2. Genesis 1:1-10 could also represent the physical creation of the earth, as the order seems a logical one.
  3. Genesis 2:1 states that all that would dwell in the heavens and earth had already been created or formed. By implication, this creation would have to be spiritual. The creation of this great multitude or host could not have been physical, for obvious reasons.
  4. Genesis chapter 2 chronicles the physical creation or formation of life on the earth and in the heavens at the time of Adam and Eve.

Here’s a question to consider: If all the people, animals (fauna) and plant life (flora) were created or formed spiritually, or with spirit bodies, if you will, then where are they?

If Genesis chapter 1 were indeed the spiritual creation of the earth, or even the physical creation of the earth, then I would have to assume that all the host of them were placed on the earth at that time and are yet upon the earth in some kind of higher spiritual plane of existence or dimension that we are physically unaware of. Modern quantum theory certainly allows for a number of other dimensions.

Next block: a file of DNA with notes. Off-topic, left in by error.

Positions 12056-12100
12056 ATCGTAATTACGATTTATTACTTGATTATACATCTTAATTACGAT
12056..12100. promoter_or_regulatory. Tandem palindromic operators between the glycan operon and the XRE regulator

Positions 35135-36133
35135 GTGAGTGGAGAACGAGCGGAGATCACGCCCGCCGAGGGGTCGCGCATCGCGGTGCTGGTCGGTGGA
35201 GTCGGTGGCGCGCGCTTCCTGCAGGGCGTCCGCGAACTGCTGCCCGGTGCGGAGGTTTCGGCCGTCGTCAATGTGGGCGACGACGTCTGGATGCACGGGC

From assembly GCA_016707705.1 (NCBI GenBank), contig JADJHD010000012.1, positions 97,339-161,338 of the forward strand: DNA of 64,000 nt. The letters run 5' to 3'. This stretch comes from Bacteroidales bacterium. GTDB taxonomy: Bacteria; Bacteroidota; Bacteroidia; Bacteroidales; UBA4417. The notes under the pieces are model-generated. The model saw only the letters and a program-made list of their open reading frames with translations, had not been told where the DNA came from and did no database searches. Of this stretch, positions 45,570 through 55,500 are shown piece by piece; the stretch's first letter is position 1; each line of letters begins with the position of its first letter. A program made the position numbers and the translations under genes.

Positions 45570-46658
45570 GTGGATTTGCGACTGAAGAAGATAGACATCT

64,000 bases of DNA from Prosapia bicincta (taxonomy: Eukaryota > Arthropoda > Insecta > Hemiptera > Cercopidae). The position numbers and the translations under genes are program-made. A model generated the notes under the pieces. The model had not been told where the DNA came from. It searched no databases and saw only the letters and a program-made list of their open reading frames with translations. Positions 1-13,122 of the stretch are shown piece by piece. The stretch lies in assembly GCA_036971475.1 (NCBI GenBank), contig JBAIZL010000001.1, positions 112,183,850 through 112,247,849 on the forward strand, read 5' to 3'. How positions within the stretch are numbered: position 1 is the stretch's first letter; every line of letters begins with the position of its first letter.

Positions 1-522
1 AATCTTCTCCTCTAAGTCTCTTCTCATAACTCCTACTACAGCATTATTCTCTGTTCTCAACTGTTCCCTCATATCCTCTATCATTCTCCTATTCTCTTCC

Whether this spirit form of the earth is the same size as the physical form of the earth, I cannot say. However, I would have to think the spiritual earth would be larger to accommodate this great host of human, animal and plant life.

This idea is not a new concept. It has been known for a long time that not only humans, but animals and plant life, have auras surrounding them. This has been seen through the use of Kirlian photography, as well as by people with extra sensitive perception.

These auras actually extend beyond the limits of the physical bodies that contain them. So, it should not be too far a stretch to imagine that the aura, or spirit body of the earth, could extend beyond its physical limitations or boundaries, even as the auras, or spirit bodies of earth’s inhabitants, do.